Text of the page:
|NMU||CUBA||Newsgathering||Sep 18, 2002|
Press restrictions tighten at Guantanamo Bay
- Journalists reported facing the toughest restrictions yet while covering Sept. 11 events at the U.S. naval base in Cuba.
Media aiming to cover this year’s Sept. 11 events at Guantanamo Bay, Cuba, faced tightened press limits at the U.S. Naval station, including restroom escorts and restricted interviews.
Guantanamo Bay, which includes Camp Delta where nearly 600 suspected terrorists are detained, has upheld a high degree of media management since the detainees began arriving in January, said Miami Herald reporter Carol Rosenberg. But restrictions have become more severe in recent weeks, she noted.
In the past, reporters were allowed to speak with people on base in civilian clothes, Rosenberg said. “Now, there’s a virtual absolute control over who we talk to and how, and a deep degree of distrust of allowing reporters to talk to people doing their job.”
The tightened restrictions include monitored interviews with U.S. military personnel, media escorts on the side of the base where the detainees are held including restrooms and vending machines, according to a Sept. 14 report by Paisley Dodds of The Associated Press.
Rosenberg said that the 17 reporters and crew who traveled to Guantanamo were told that unauthorized interactions with civilians were not permitted, not even in eating establishments or to ask to which organization they belonged.
“Anywhere where you might have any sort of ordinary interaction with anyone on that base you had an escort at your elbow,” Rosenberg said. “It was more obtrusive than any other time.”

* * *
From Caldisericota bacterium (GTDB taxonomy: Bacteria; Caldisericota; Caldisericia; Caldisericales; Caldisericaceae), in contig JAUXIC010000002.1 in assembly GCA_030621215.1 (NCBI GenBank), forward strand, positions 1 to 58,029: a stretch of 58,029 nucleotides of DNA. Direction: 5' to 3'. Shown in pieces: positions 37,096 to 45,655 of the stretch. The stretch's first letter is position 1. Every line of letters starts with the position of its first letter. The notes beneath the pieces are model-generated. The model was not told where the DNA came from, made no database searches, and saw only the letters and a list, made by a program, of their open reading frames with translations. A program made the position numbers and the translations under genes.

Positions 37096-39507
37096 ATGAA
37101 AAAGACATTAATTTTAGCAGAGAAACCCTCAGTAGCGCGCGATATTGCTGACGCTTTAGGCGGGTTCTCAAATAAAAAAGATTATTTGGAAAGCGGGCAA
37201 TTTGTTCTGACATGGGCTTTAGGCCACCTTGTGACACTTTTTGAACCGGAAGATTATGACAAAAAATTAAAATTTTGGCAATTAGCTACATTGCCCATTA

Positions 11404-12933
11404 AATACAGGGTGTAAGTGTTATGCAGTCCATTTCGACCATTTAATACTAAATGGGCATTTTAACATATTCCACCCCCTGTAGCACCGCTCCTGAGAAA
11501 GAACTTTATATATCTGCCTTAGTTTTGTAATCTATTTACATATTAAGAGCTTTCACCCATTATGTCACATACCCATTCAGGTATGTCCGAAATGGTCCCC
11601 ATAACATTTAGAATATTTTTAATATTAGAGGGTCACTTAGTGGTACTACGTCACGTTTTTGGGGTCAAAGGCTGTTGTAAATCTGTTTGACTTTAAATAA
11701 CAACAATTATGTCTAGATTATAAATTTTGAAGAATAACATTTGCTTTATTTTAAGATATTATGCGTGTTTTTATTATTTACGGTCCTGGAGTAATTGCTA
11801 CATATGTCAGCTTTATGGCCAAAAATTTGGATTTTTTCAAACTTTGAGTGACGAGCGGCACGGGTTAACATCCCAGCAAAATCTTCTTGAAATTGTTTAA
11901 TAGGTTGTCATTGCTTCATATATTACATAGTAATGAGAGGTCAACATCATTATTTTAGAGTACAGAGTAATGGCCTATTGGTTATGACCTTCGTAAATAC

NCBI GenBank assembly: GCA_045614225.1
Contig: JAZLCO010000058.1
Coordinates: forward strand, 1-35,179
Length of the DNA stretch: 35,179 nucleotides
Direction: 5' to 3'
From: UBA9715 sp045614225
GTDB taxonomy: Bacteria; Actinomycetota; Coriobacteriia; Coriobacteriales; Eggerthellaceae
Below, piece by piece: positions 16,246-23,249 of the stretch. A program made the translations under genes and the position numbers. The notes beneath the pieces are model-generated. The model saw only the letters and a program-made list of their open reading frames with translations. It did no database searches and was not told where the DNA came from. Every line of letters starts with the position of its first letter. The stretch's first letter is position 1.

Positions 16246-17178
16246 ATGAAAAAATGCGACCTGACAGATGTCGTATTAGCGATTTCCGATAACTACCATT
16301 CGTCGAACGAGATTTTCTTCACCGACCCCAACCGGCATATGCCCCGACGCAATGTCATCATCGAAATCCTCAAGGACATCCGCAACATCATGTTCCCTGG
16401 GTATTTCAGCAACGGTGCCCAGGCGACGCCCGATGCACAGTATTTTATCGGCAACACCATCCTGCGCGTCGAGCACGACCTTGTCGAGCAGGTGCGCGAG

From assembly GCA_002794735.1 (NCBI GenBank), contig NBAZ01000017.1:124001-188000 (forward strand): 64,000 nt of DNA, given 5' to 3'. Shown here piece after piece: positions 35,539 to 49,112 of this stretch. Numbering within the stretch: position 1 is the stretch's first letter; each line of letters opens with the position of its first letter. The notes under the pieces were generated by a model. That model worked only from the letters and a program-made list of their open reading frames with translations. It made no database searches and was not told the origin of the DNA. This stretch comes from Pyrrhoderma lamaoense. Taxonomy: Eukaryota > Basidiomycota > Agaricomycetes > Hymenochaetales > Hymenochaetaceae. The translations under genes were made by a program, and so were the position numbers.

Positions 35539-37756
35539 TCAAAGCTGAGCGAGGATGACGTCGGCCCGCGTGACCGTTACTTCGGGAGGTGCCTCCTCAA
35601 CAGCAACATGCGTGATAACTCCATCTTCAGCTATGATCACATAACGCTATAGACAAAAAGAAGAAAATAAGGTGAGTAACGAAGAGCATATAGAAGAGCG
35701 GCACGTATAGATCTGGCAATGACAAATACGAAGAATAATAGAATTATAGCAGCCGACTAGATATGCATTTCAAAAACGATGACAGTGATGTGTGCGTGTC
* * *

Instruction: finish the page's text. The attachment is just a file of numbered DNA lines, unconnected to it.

Prior to the four-day media trip, both American and foreign journalists were told they would be able to photograph Sept. 11 services but were barred from doing so upon arrival, AP reported.
In addition, reporters said they were not informed of incidents, such as the arrival of new detainees, as they happened on base, even after the Pentagon released an official statement regarding the incident.
The U.S. Southern Command in Miami issues the ground rules for media operations at Guantanamo Bay. Capt. Thomas Crosson, public affairs officer, said the general substance of the ground rules have remained the same since January. The rules, he admitted, do not mention media escorts, monitored interviews or interactions with civilians.
Rosenberg has covered Guantanamo Bay since the detainees arrived and said press relations were handled more efficiently in previous months. Now, she said, many requests by reporters are denied solely on the basis of operational security with no additional explanation.
“I have to think that they’re gonna fix some of it . . . or to make an intelligent effort to explain why they’re rejecting it on grounds of operational security,” Rosenberg said.
© 2002 The Reporters Committee for Freedom of the Press